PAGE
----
Emory Bryan, News On 6
TULSA, Oklahoma -- The NCAA Men's Basketball Tournament, going on right now, was one of the driving factors in promoting the construction, planning and design of the BOK Center.
09/06/2008 Related Story: BOK Center Opens In Style
It's another milestone for the Arena and for Tulsa. Back when the tax that paid for the arena was on the ballot, there were a lot of questions about whether it would be a success.
This weekend is close to a final answer.
The crowds at the BOK Center are just what was predicted by supporters of the Vision 2025 plan, and the success of the Arena is a surprise to a strong, now former, critic.
"And I'll be the first to admit the BOK Center has outshined any expectation that I had of success," said Tulsa City Councilor Jack Henderson.
There was opposition to the whole Vision plan, but the price tag on the arena made it the flashpoint, and for supporters, the anchor of the whole package.
"We all know what we're missing out on. We're seeing it go to Oklahoma City, Little Rock, and it's money spent by Tulsans and lots of other people," said former Tulsa Mayor Bill Lafortune.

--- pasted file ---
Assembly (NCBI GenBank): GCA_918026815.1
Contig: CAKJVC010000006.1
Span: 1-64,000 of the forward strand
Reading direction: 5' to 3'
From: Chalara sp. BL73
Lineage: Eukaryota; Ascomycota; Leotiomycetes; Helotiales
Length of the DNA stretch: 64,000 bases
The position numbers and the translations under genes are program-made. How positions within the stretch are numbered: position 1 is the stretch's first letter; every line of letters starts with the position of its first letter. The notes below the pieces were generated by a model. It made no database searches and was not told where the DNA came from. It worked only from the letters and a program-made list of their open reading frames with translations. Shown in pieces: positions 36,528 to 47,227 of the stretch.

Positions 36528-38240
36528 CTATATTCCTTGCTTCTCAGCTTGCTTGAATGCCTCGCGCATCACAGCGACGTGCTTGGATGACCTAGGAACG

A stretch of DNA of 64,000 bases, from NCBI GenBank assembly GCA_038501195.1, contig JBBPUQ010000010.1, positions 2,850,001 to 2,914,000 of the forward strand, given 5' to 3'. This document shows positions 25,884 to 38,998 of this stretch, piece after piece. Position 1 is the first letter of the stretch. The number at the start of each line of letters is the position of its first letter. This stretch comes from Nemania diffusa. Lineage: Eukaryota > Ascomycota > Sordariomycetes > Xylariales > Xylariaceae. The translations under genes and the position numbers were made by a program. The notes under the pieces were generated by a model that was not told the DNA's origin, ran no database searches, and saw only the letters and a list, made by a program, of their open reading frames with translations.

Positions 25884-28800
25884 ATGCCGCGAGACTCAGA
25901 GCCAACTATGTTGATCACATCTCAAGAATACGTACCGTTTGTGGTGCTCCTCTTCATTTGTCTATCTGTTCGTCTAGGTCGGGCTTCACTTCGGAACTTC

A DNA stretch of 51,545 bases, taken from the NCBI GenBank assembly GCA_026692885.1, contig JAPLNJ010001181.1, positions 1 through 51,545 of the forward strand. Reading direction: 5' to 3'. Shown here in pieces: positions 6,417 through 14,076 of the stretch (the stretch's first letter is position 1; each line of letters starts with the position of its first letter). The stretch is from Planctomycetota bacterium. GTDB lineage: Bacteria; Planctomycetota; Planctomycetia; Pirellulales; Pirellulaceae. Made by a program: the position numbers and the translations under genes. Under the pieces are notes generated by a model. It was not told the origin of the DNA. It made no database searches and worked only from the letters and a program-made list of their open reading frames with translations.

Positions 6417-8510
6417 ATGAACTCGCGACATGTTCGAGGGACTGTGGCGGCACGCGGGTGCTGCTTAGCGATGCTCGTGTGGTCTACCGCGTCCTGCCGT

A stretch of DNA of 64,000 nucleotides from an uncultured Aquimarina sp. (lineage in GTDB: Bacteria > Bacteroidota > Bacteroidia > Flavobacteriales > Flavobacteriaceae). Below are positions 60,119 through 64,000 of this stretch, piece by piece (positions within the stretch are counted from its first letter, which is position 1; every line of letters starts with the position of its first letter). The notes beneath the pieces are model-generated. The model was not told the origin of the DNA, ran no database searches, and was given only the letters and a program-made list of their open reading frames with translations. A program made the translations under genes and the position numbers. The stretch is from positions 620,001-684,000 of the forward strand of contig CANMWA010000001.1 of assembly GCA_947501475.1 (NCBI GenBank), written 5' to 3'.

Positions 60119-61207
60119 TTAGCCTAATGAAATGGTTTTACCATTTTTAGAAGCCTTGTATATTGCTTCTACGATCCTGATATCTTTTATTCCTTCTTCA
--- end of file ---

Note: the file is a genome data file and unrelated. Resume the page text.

Now with near capacity crowds rolling in, the BOK Center can claim to have attracted the biggest event so far, and about as big a sporting event as Tulsa could expect to get.
"We've have major concerts, Billy Joel, Elton John, Eagles twice, Paul McCartney, some huge concerts and they fill up the arena, but this is awesome because we have a full arena three times over two days so it's that many people times three," said Jeff Nickler, BOK Center.
Every element of the Arena was controversial at some point, from the condemnation of land for the building to the selection of architect Cesar Pelli.
The construction of BOK Center went millions of dollars over the initial budget, and the opening has so far not fueled the rush of development some expected.
"And that's one of the disappointments. I really thought once the success was there, we'd see that side of downtown growing by leaps and that's not happening as fast as some people want to see it," Henderson said.